CPA survey: More than 50% have recommended business or individual leave N.J. because of tax rate

The annual United Van Lines survey that says more people are moving out of the state than moving in has been widely debunked and is frequently ridiculed. Both of which are fair reactions.

And those who insist residents are not fleeing New Jersey now point to the dramatic increase in population the state had in the last census — when N.J. came in at a higher-than-expected 9.2 million people.

It will be interesting to see the reaction to this: A recent survey by the widely respected New Jersey Society of CPAs of 440 certified public accountants found that more than 50% said they have advised an individual or business client to leave the state due to the high cost of living and doing business.

The survey, sponsored by Provident Bank, was conducted to gauge CPAs’ outlook on the national and New Jersey economies. It had a number of interesting findings, including:

  • 70% have advised an individual client (as opposed to a business client) to leave the state due to the high cost of living;
  • 60% said they saw an increase in the number of high-income clients who file as nonresidents of New Jersey;
  • Almost 70% saw a decrease in the number of high-income clients who have residency in the state.

Respondents pointed to New Jersey’s high property-tax and corporate-tax rates as among the top reasons for their beliefs.

Other top concerns for their businesses included the lack of availability of skilled personnel (48%), regulatory requirements (41%) and domestic economic conditions (38%).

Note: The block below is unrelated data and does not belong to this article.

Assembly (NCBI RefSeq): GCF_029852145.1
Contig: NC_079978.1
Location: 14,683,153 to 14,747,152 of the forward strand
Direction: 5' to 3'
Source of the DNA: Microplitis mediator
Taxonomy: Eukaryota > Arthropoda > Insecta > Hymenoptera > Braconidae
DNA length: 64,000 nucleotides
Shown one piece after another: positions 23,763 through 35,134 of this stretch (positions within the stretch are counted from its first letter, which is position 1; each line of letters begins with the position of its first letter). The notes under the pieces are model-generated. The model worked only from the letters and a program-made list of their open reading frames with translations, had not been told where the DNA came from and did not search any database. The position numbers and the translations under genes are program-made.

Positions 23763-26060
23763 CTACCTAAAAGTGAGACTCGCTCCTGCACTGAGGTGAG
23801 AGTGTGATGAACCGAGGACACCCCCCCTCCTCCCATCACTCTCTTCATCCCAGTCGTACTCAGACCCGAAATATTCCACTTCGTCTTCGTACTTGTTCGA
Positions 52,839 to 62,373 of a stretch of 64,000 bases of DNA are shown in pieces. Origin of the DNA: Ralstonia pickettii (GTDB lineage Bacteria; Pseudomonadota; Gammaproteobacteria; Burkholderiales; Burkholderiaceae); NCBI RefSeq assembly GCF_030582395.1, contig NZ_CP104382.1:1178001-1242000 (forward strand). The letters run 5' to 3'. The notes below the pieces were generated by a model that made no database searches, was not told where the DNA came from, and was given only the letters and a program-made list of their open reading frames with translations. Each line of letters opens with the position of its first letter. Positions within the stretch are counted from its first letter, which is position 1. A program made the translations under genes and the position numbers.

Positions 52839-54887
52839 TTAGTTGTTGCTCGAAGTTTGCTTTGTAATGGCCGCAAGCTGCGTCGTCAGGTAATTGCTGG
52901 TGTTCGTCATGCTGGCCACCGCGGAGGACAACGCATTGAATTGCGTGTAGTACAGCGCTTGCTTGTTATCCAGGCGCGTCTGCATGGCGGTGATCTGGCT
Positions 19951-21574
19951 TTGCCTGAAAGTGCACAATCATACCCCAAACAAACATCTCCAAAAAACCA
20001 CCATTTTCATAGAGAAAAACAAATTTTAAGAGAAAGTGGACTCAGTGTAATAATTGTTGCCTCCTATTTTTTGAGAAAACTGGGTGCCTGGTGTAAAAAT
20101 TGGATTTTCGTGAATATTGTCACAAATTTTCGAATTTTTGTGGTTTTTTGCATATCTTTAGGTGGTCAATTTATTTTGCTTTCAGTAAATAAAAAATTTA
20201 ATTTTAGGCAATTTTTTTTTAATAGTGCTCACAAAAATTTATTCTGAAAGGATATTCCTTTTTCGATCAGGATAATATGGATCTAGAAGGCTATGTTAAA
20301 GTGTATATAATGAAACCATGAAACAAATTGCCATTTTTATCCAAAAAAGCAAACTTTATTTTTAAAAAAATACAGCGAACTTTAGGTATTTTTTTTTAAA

They also said New Jersey businesses would benefit from more shared services among local governments in the state.

Ralph Thomas, the CEO of the NJCPA, said those in power need to take in these findings. He said his group is eager to help decision-makers find solutions.

“CPAs are on the frontlines of economic recovery steps in the state, and the NJCPA is eager to continue its work with lawmakers to foster a quick and strong rebound,” he said.

Gregory Dittrich, the director of government banking, small business & escrow at Provident Bank, said respondents noted several areas where New Jersey’s state government could assist businesses over the next 12 months. This included avoiding excessive regulations and investing in infrastructure improvements.

“The New Jersey Legislature needs to listen to the needs of the business community in the state,” he said. “Only by working together can we truly recover from the COVID-19 pandemic and prosper.”

On a broader scale, respondents were evenly split in their view of the economic outlook for New Jersey for the rest of 2021 compared to the first five months, with 36% saying the economy would get worse and 35% noting it would get better.

They were slightly more optimistic about the U.S. economy, with 43% saying the national economy will improve.